Wednesday, February 10, 2010
Mixing pigment and beeswax has been used by artists prehistorically. Through the essence of bee’s wax medium we observe and feel its clarity, richness and integrity. The colorfast “wax colors” I'm using now are made in Germany where the carefully selected pigments are food container safe. This form of painting/drawing is free of turpentine, processed oils, petro chemicals/plastics, or, any of the toxic metals/chemicals like cadmium, chromium, barium, lead, preservatives and fungicides that are routinely used in oil, acrylic, encaustic, watercolor, and guache paints. The use of these toxins is legally regulated under classification as non-toxic by ACMI (Art & Creative Materials Institute, Inc.) which is funded and controlled by art paint manufacturers. New regulations with safer standards are necessary.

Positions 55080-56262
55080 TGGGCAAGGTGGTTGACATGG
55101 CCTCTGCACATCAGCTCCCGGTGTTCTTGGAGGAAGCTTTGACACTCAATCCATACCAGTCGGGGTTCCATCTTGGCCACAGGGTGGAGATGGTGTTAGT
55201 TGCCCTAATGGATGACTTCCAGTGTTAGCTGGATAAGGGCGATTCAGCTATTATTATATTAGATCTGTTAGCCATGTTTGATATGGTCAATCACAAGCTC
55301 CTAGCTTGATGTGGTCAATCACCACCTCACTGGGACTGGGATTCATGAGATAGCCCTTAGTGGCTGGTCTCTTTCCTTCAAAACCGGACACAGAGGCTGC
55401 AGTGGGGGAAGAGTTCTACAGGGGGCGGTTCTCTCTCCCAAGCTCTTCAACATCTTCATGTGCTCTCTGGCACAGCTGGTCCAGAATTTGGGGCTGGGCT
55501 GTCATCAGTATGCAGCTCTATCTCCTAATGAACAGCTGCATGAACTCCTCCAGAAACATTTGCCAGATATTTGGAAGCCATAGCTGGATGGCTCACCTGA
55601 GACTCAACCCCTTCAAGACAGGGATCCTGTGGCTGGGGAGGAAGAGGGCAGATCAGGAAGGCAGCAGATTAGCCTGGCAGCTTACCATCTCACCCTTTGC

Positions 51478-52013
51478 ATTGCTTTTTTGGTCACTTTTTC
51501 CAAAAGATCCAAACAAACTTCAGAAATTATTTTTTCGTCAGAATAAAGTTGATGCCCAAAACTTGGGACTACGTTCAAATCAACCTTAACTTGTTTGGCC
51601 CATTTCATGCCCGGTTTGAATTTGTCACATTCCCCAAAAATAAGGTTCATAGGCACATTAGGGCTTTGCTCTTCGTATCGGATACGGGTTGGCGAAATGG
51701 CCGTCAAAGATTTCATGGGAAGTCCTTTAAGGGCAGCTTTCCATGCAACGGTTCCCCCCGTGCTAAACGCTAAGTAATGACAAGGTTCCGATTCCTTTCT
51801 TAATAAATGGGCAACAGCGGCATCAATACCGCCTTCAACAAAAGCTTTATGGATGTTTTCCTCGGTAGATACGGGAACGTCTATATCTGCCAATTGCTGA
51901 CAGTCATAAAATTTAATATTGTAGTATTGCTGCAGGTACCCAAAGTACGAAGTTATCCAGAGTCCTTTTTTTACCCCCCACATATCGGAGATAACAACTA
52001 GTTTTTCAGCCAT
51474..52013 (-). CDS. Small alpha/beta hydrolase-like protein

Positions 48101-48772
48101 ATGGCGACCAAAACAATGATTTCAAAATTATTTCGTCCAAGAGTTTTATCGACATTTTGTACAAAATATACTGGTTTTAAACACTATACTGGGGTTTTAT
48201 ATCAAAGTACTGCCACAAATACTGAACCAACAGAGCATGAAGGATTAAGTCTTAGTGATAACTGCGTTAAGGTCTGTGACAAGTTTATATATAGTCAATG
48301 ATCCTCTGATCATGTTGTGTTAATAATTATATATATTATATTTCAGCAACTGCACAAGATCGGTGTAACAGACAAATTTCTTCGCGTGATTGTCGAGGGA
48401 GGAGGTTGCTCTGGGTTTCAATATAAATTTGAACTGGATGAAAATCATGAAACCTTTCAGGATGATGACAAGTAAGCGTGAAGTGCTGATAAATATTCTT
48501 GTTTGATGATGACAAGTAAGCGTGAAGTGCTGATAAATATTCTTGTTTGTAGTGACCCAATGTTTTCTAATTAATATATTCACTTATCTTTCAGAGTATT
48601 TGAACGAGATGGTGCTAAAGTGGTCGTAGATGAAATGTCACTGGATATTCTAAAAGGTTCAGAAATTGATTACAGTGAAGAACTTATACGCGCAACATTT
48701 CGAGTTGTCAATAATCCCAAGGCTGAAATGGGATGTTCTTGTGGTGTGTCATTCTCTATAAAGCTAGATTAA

The respect in care of my paintings is not any different than with oils, watercolors and acrylics. Understanding the paintings’ susceptibility to damage is to acknowledge the harmony, fragility, order and pathos in its wave transcience, and of the harmony, poignancy, fragility, order and pathos of nature itself. The surface of these paintings is softer than oils, less brittle than watercolor, and more flexible than acrylic. Their surface is susceptible to scrapes and scratches and to extreme temperatures. They, like oils, watercolors and acrylics, should not be hung or stored in direct heat or sunlight, over heat vents or in temperatures over 120° F (48.9° C) and 32° F (0° C). Glass can be placed in the framing, as with watercolors and guache, to protect the surface from damage. My recent work is displayed without glass. I consider this to be a statement regarding the fragile precipice we find ourselves on created by mankind's devastating treatment to our planet as well as a way to bring understanding to our need to respect and to take responsibility as a caregiver to our environment.